The third time was the charm for the University of Colorado School of Medicine’s Class of 2024.
After their first White Coat Ceremony was canceled in late summer 2020 due to the COVID-19 pandemic, followed by the cancellation of a makeup ceremony in early 2021, students from the Class of 2024 finally got their official welcome to the medical profession on November 7 in a ceremony on campus.
At a program titled “A Celebration of Excellence: Looking back, looking ahead, and coming together,” the students who began their medical studies in 2020 gathered to celebrate the progress they’ve made as members of a historic class at the CU School of Medicine.
In lieu of the traditional white coats bestowed on students during their first year of medical school, the Class of 2024 received pins recognizing them as members of the CU Medical Alumni Association.
“The Class of 2024 has experienced as much, if not more, disruption than nearly any class in the history of the School of Medicine,” said Brian Dwinnell, MD, associate dean of student life. “Falling in the heart of a pandemic and a curricular reform created a perfect storm. Learning remotely and experiencing cancellations and uncertainty led to added stress.”
Their experiences entering medical school during the first year of the pandemic led some members of the Class of 2024 to refer to themselves as the “forgotten class,” Dwinnell said.
“I hope you all know that nothing could be further from the truth,” he told the students. “We have a tremendous amount of empathy for what you have endured and have never stopped thinking about how to support you and how to optimize your training.”
Jessica Lew, a fourth-year medical student and member of the Gold Humanism Honor Society, welcomed the Class of 2024 and encouraged the students to lean on one another and on the members of the class above theirs when times get tough.
“Although I will never know entirely what it felt like to be in your shoes, I do understand some of the obstacles,” Lew said. “This journey may have challenged you thus far.”
Those obstacles include social isolation brought on by the pandemic, struggles with imposter syndrome, and anxiety about committing to the perfect specialty, Lew said.
“I bring these moments up because your friends in the class above you have been there, too,” she said. “We want to acknowledge the difficult times that aren’t always talked about. We see you, and we’re proud of your accomplishments.”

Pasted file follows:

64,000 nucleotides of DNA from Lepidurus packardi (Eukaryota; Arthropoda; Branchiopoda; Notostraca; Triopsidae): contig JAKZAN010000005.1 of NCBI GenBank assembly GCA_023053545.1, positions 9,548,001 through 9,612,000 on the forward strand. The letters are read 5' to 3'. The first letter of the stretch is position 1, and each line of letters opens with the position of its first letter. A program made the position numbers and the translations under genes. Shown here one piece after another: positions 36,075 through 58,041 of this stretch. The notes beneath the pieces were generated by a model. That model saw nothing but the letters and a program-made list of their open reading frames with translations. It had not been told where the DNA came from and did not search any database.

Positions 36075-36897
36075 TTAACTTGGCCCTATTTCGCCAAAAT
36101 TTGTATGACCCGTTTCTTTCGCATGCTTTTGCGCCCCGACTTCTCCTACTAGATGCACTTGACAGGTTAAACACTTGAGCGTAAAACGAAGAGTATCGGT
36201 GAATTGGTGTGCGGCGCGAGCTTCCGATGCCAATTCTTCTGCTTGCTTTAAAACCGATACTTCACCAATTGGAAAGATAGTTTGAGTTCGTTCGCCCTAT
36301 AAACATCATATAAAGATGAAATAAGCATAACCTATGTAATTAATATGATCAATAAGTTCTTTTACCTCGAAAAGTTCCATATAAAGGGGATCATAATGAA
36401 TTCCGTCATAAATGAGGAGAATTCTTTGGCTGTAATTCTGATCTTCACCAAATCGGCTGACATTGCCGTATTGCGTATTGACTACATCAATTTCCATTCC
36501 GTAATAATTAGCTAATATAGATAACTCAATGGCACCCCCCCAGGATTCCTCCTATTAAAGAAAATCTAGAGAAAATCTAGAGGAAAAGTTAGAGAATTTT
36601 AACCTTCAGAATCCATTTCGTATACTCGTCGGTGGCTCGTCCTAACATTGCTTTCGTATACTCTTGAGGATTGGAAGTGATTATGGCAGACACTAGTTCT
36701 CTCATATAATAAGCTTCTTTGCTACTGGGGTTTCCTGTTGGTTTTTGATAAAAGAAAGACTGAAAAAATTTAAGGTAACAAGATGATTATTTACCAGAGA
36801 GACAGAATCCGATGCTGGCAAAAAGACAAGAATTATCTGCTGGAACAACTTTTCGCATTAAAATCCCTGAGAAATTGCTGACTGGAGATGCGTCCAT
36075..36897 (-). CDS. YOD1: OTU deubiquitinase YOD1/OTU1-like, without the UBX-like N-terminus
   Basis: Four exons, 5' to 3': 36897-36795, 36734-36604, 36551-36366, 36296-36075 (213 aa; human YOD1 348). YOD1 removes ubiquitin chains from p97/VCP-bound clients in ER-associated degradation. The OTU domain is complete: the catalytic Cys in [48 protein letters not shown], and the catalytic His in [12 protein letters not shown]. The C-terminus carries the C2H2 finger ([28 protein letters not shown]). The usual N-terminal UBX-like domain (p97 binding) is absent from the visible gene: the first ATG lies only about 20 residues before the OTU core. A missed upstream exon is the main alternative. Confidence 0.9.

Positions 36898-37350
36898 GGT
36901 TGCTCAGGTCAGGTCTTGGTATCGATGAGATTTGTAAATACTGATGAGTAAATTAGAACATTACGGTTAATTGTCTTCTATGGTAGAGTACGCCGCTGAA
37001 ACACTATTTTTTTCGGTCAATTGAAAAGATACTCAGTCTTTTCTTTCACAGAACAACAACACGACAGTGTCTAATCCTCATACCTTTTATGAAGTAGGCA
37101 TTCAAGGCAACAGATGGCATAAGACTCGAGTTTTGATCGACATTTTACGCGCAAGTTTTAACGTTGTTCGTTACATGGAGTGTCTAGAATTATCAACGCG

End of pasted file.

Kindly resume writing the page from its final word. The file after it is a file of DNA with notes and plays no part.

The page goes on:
Acknowledging the unique position the Class of 2024 is in as the class that began its studies at the height of the pandemic, John J. Reilly Jr., MD, dean of the CU School of Medicine and vice chancellor of health affairs, congratulated the students on completing their clinical rotations in “an extraordinary time.”
“Already people in our society talk about things in terms of being pre-COVID and post-COVID, and I expect that will be true over the course of your careers,” Reilly said. “You’re to be congratulated on making it this far and knowing you have an important role to play in our society moving forward.”
‘Let’s talk about it.’
Speaking for the students at the ceremony was Gordon Matthewson, a member of the Class of 2024, who asked his classmates to think back to where they were in July 2020 and how they felt just before they joined the CU School of Medicine. Matthewson spent that summer rock climbing, he said, but he couldn’t shake an uneasy feeling about the path he was about to embark upon.
“I now know that this was the feeling of not knowing what lies before you, not knowing what will be expected of you, and if you’ll be able to meet those expectations — not knowing what you don’t know,” he said.
Beginning classes when COVID-19 was at its worst, and suffering the loss of the White Coat Ceremony and other first-year milestones, only made things worse, he said.
“I think our class has a lot to process,” Matthewson said. “We all have some element of sadness or bitterness about the timing of our education. So, let's come together. Let's talk about it. Let's all connect. Let's take some time to ourselves. Let’s think about who we are and what we want to do.”
The event’s keynote address came from Austin Butterfield, MD, assistant professor of child psychiatry. Butterfield told the students that grief is a natural part of being a doctor, and he encouraged the students to embrace grief — both their own and that of others — as they moved forward in their medical careers.
“Don’t protect yourself from unpleasant emotions, because they are core to being a physician,” Butterfield said. “They are core for how you're going to navigate supporting people who are in pain — who are navigating their own grief — while you are navigating yours.”
After crossing the stage one by one to receive their pins, the students said the words they had been waiting to speak for more than two years, reciting together the Class of 2024 Honor Statement.
“We commit to strengthening community within our class,” the statement read in part. “We will celebrate each other’s differences and diversity, and show each other patience, compassion, and understanding. We will encourage each other in our endeavors outside of medicine. We seek to be a friend, a touchstone, and a resource to every classmate, and to ensure that every voice from the Class of 2024 is heard.”